The Tiny house Blog

How To Secure Your Tiny Home On Wheels

Updated on:
June 9, 2023
Parked tiny house on wheels

There are plenty of responsibilities that come along with buying your own house. It’s more than just financial matters. Being a homeowner also concerns checking and keeping the security and condition of your home. It’s even more notable with bigger houses, as it comes with spending more on living expenses and managing a more ample space.

With that, it just makes sense that more and more individuals presently opt to live in smaller houses. Specifically, tiny homes on wheels are becoming more popular, especially among young professionals. After all, it’s more than the monetary and psychological obligations of living in a larger house. It’s said that a substantial number of individuals who reside in tiny homes do so for fun. Building your own tiny homes on wheels may be exciting if you’re into do-it-yourself (DIY).

Although tiny houses are cute and many dream of living in them, homes on wheels have disadvantages. Usually, these disadvantages are trade-offs for the perks of living in such a tiny house like more manageable financial obligations and others. 

For instance, while it’s good to move your house wherever you like, the bad news is that other individuals can run away with it. So, what practical measures can you apply to ensure your house, particularly your tiny house on wheels, doesn’t get stolen by thieves and other criminal elements? What security practices can you use to safeguard your home? 

The good news is that you can take steps to secure your tiny house on wheels. When asked by the we gave the quick answer below they posted in this comprehensive tiny house article:

How can I secure my tiny house?
Like many things, preventive actions go a long way. And when it comes to securing your tiny home, it’s something you shouldn’t take lightly. These top three preventive actions you can take will up your tiny home security game to the next level.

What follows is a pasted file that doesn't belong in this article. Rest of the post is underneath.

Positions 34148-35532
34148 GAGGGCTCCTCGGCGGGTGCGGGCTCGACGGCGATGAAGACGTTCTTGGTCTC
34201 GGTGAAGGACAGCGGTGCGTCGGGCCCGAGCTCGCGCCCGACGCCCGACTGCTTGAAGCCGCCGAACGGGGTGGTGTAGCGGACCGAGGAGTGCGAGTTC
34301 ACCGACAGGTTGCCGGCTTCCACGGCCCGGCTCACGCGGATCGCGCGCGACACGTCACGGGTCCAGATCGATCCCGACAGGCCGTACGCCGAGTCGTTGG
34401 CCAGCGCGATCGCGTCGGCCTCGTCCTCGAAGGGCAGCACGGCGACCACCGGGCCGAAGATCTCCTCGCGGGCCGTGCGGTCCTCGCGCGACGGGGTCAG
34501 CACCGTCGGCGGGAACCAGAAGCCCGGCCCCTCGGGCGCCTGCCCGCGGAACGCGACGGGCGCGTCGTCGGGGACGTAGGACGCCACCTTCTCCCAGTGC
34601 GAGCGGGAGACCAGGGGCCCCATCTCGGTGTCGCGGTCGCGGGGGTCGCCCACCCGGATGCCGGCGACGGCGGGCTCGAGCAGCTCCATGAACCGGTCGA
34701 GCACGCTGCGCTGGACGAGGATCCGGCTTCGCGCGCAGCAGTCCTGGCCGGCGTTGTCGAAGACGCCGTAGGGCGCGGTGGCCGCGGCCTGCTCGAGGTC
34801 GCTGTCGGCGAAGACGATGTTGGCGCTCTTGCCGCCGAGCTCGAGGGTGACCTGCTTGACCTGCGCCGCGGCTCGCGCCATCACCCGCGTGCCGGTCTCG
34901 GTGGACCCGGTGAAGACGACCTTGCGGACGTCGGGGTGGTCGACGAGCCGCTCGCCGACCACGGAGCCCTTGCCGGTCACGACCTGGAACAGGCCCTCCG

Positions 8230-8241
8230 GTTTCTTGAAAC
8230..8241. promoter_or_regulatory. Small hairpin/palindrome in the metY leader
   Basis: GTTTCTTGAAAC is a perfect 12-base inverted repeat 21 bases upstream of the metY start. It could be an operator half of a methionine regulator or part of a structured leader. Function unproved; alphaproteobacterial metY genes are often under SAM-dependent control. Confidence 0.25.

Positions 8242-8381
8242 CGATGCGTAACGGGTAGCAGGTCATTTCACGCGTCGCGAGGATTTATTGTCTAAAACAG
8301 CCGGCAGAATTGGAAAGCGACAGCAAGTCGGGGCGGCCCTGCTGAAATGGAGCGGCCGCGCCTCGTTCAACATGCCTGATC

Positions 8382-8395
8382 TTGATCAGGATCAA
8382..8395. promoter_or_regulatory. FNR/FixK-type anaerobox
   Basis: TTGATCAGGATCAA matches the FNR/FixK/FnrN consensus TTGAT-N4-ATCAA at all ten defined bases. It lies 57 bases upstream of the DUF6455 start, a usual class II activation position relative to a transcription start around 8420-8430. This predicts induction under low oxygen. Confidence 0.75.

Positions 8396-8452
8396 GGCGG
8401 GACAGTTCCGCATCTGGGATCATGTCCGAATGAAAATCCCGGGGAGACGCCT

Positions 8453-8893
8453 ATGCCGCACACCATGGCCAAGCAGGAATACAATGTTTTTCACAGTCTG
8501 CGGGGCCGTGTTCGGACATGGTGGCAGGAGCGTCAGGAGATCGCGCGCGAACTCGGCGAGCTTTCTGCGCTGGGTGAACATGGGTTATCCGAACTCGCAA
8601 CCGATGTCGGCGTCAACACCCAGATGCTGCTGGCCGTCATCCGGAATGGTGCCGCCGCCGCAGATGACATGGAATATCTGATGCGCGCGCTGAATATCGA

1. Adding wheel locks and/or ball hitch locks whenever you’re parked
2. Installing wifi enabled security cameras on the exterior and interior of your tiny home
3. Equipping your tiny house with a small GPS tracking device, like Airtags, gives you peace of mind that you’ll always know exactly where your tiny home is.
These simple yet effective precautions will highly reduce the likelihood of security related issues and the GPS is a solid failsafe for the off-chance someone decides to run off with your tiny home.
The best part? All three of these take very little time to install and thanks to advances in technology they are relatively economical as well.
-Zach at

While that's a quick helpful response, we've broken it down even further. Read on below to find out more.

Tiny Home on wheels setup for living

1. Make Your Home Less Mobile

One primary strategy to secure your tiny house on wheels is to make it less mobile. To be sure, you could have a small house built on a foundation, yet you could also temporarily place your home on jack stands or blocks. 

You could hide your tiny house’s wheels so that thieves will not be able to maneuver and move your tiny home. This method isn’t ideal if you travel a lot with your home, yet it’s a less expensive and effortless option for anyone living in one place for a while.

The last method is to block your tiny home’s wheels with the use of a wheel lock. Traffic police use similar tools for cars that are parked illegally. Wheel locks need special keys in order for them to be disabled. They offer security. Thieves would require heavy-duty equipment to take out the lock and pry it open. And so, this can put off most illegal actors who are planning to cart off your tiny home away.